The Ryan Report and Irish Catholicism One Year On

image In the recently published book, The Dublin/Murphy Report: A Watershed for Irish Catholicism? (Columba Press, 2010), Fr Enda McDonagh writes (p. 113):

‘Given the spate of commentary on and of proposals for Church reform which have followed the Ryan and Murphy Reports of 2009, there is bound to be little new to say or to write. Indeed, the time for saying and writing is long past. Now is the time for doing.’

So what has been done?

Today at the Aislinn Education and Support Centre in Dublin, eight child protection groups marked the one year anniversary of the Ryan Report. They believe there has been a lack of action on the part of church and state. They said that the recommendations of the Ryan Report have not been implemented (the Government has an implementation plan with 99 action points), and that there should be a referendum on children’s rights.

Christine Buckley of Aislinn told the Irish Times,

“There is no point spending million on a report or having an inquiry if you do not take positive steps to make sure that these atrocities are not repeated.”

For their part, church and state can point to some positive steps, such as Monday’s report of the National Board for Safeguarding Children (NBSC), which found significant improvements in child protection measures across most of Ireland’s dioceses.

Cardinal Sean Brady, while defending his decision to stay in office, said that he had requested the appointment of another bishop to engage with abuse survivors, and to promote healing and reconciliation.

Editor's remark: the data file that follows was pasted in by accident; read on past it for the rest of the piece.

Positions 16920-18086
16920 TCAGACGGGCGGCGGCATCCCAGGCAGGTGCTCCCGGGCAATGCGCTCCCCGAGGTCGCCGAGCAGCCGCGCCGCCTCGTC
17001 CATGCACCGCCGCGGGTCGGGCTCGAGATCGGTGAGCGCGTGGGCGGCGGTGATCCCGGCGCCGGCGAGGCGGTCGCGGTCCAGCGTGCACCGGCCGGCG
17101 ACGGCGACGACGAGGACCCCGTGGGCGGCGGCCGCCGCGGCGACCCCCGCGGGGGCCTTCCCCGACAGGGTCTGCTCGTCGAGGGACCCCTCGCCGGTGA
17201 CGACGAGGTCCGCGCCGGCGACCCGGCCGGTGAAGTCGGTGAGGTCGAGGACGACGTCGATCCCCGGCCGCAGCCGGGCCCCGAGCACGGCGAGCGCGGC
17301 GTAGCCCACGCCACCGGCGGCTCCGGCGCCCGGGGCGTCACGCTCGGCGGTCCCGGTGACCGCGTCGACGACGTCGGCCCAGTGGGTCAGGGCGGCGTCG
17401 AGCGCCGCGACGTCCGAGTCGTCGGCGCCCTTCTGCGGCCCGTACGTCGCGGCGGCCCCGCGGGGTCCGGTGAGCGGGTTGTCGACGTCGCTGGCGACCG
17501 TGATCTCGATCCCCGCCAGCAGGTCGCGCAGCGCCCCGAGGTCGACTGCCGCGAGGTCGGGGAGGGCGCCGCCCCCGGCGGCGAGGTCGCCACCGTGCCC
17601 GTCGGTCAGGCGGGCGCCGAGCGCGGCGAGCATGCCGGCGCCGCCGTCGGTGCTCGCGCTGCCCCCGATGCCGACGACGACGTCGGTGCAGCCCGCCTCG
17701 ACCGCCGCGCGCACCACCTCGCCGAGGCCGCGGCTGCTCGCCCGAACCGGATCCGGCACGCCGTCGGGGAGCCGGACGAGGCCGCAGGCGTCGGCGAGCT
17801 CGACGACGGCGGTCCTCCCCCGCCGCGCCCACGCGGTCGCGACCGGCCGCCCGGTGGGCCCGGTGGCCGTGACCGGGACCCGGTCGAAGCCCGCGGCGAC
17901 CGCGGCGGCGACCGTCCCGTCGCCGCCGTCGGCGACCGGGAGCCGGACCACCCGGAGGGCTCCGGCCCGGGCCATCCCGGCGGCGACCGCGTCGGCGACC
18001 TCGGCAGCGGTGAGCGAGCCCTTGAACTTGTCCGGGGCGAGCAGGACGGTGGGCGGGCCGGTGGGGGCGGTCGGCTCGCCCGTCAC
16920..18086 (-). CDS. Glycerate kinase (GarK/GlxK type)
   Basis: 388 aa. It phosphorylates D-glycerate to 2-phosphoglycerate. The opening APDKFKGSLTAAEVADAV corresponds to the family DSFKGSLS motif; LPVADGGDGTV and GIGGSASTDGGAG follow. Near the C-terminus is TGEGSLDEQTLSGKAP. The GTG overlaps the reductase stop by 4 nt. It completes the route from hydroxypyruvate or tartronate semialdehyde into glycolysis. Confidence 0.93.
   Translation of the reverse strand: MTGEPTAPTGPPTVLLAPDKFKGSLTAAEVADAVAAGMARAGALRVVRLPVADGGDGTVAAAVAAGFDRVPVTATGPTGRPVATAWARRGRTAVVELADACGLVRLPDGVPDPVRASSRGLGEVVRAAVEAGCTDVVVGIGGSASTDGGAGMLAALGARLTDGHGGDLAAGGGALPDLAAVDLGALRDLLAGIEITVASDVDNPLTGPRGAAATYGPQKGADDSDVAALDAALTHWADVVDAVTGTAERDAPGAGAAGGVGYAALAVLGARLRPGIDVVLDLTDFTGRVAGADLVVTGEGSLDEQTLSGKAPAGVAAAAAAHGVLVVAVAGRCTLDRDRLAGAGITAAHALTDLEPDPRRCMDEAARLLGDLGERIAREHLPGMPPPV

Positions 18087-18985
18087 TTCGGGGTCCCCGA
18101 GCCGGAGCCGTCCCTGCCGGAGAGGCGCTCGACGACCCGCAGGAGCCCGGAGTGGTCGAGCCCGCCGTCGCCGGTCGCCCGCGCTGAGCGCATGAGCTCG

Still, there is a widespread perception of an unresponsive church bureaucracy that is not handling the crisis well. The announcement, coming today, that the Irish Catholic Church is demanding €2 million in fees from Catholic primary schools is just another example of what can be perceived as insensitivity, arrogance, and a failure in responsibility to pick up the bill for the cost of the abuse scandals.

And as the BBC’s William Crawley points out, the request for another bishop to deal with victims flies in the face of the more collegial and lay-orientated vision of church promoted by Vatican II.

In contrast to the idea of appointing yet another bishop, McDonagh, in the same chapter in the Watershed book, says,

‘For almost twenty years now a national consultative assembly has been promoted by at least one bishop and a range of priests, as well as by theologians and lay members for the Irish Catholic Church, in response to the growing crisis. If it had been acted on years ago, as it might, the crisis would not have escalated to its present proportions.

No point in lamenting but there is point in learning that only the involvement of the whole believing and baptised community will help now. Such involvement will demand conversion of mind and heart, of relationship and activity in all Church circles.

As a Christian who does not belong to the Catholic Church, I am very much on the outside looking in.

But it seems to me that victims, survivors and many lay Catholics continue to feel that their pain and their concerns have not even been adequately acknowledged, let alone addressed.

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